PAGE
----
“There were no records that would indicate that he was mentally retarded or mentally disabled,” John Valerino, the public defender and lead counsel on Snelgrove’s defense team, said. Nor did Valerino’s team, he said, failed to locate anyone who might have documented his mental disabilities. Judge Walsh himself at one point asked Valerino if he’d had any success developing a case for Snelgrove’s mental disability. Valerino said no. He cited findings that Snelgrove “may have been a problem in school, but that he wasn’t diagnosed as mentally retarded,” nor was there anything in the record that anyone could find, he said, that would document such disability.
In most states that still impose the death penalty, juries must have unanimity to recommend death. A simple majority is enough for a jury to recommend a death sentence in Florida, and a super-majority of at least 10 jurors, out of 2, is required in Alabama. In both the latter cases, the jury’s recommendation is advisory only: a judge imposes the actual sentence.
Snelgrove lived with his aunt Alice Snelgrove on Bayside Drive in Palm Coast’s B-Section. The Fowlers’ bodies were found in their home in their pajamas on Bannbury Lane, near Bayside. They were killed between June 23 and June 25, 2000. It was Alice Snelgrove who, according to a news account at the time, may have alerted neighbors to something being amiss with her neighbors: she noticed that newspapers hadn’t been picked up, and that their vehicle was still in the driveway, though they were supposed to be out of town. That helped lead to the discovery of the killings. On the 26th, deputies recovered the knife used in the attacks. It was in woods next to Snelgrove’s house.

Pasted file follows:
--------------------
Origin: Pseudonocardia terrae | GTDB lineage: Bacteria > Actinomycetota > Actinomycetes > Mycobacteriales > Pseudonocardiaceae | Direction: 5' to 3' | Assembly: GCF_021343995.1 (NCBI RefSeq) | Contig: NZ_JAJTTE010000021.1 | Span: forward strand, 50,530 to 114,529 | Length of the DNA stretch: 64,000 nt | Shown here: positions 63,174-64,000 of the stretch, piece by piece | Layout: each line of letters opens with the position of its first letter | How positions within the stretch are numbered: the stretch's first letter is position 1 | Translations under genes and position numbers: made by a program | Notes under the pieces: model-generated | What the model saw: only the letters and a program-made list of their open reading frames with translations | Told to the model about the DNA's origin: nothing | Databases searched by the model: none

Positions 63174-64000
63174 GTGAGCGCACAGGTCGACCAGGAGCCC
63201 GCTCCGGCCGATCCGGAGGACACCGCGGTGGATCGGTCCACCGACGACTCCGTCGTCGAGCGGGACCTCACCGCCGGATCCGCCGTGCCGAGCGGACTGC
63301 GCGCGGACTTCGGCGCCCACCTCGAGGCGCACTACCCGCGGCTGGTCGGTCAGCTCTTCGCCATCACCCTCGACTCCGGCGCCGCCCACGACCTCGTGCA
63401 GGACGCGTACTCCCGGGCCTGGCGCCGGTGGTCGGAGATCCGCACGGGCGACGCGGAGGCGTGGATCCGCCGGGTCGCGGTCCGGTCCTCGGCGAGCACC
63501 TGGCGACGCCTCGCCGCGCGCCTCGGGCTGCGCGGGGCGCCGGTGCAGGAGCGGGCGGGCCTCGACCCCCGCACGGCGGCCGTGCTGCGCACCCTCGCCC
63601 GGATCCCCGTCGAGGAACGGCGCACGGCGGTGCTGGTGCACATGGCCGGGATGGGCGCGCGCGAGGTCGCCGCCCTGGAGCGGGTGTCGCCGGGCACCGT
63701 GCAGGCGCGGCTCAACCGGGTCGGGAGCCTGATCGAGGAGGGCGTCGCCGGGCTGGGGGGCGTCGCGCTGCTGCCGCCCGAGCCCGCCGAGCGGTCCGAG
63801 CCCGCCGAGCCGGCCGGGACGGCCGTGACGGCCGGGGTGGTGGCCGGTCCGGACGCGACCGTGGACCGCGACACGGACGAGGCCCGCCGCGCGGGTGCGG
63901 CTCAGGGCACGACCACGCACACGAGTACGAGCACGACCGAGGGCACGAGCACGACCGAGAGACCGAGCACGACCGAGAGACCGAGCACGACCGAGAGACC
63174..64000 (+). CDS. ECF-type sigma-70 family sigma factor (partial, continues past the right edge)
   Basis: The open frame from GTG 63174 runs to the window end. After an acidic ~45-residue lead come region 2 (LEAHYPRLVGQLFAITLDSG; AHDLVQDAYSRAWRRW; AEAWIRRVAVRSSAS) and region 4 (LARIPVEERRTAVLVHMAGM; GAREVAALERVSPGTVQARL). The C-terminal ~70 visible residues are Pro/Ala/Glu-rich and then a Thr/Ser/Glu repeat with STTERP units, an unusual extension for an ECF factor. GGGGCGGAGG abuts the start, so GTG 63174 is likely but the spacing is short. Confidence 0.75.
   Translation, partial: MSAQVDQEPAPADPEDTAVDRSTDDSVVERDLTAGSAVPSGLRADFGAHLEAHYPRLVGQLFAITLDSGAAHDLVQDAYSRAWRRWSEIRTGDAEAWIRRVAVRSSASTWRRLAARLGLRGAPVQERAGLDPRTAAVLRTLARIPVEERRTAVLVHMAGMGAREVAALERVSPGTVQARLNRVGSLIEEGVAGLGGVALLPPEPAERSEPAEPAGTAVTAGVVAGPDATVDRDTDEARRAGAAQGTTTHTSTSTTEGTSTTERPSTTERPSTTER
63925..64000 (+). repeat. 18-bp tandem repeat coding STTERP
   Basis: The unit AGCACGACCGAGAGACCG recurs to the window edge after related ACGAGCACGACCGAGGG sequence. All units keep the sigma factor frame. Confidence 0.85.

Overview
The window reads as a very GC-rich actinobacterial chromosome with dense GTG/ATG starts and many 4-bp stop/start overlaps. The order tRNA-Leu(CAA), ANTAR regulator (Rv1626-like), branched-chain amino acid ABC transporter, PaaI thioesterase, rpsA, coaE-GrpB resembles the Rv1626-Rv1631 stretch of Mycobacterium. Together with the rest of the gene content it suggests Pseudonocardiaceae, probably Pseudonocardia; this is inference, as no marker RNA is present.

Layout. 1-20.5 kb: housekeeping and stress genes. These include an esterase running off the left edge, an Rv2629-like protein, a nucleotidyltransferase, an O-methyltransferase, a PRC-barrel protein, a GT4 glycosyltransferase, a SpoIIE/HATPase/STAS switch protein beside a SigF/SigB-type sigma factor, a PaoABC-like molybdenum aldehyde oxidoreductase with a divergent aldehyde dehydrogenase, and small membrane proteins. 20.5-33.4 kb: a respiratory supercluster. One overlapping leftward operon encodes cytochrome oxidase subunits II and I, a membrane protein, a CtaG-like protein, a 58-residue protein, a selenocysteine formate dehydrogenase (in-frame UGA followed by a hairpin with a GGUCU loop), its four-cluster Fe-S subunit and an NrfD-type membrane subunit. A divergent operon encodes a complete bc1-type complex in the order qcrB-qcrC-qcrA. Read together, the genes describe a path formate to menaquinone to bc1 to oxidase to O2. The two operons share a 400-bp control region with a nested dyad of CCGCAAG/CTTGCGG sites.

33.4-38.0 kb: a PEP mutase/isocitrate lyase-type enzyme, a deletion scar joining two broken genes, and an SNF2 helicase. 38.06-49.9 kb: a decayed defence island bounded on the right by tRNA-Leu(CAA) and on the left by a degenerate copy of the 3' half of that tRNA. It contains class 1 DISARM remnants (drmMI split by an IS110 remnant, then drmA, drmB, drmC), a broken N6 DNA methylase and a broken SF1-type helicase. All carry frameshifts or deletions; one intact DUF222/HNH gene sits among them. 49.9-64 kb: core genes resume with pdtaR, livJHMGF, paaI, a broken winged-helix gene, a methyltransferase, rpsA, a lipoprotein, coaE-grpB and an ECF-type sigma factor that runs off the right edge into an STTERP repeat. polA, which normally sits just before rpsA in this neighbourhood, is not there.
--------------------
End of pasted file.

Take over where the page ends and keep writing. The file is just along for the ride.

At trial, a jury in 2002 voted 7-5 to recommend the death sentence for Snelgrove. Kim C. Hammond, the circuit judge at the time, followed the jury’s recommendation. In 2005, the Florida Supreme Court overturned Snelgrove’s death sentences, but on a technicality: it upheld his conviction but found that the jury should not have been given instructions on issuing one recommendation for both murders.
A second sentencing phase unfolded in 2008, when Snelgrove’s defense attorneys attempted to mitigate the sentence by emphasizing his mental disabilities. But they had difficulties documenting those disabilities, even though they established that he attended classes in special education, and had an IQ of 77, seven points above the minimum required to make an individual eligible for the death penalty. The U.S. Supreme Court ruled that executing the mentally disabled is unconstitutional.) The jury voted 8-4 to impose the death penalty in both killings. Hammond again followed the recommendation. The Supreme Court in 2013 upheld that ruling.
“My parents were wonderful,” Randy Fowler said today. “They were such good people they offered him work in our backyard before he did this. They were wonderful people. Church-going. They were supposed to be in church, and that’s how their bodies were discovered. They didn’t show up for church. They were ushers that day, and instead of going to church, they were murdered.”
The elder Fowlers had been in Palm Coast 20 years. They were from Nutley, N.J. Glyn had been superintendent of schools in Nutley. Vivian was the vice president of an insurance agency.
Death row inmates routinely contest their convictions by arguing ineffective representation. They rarely prevail.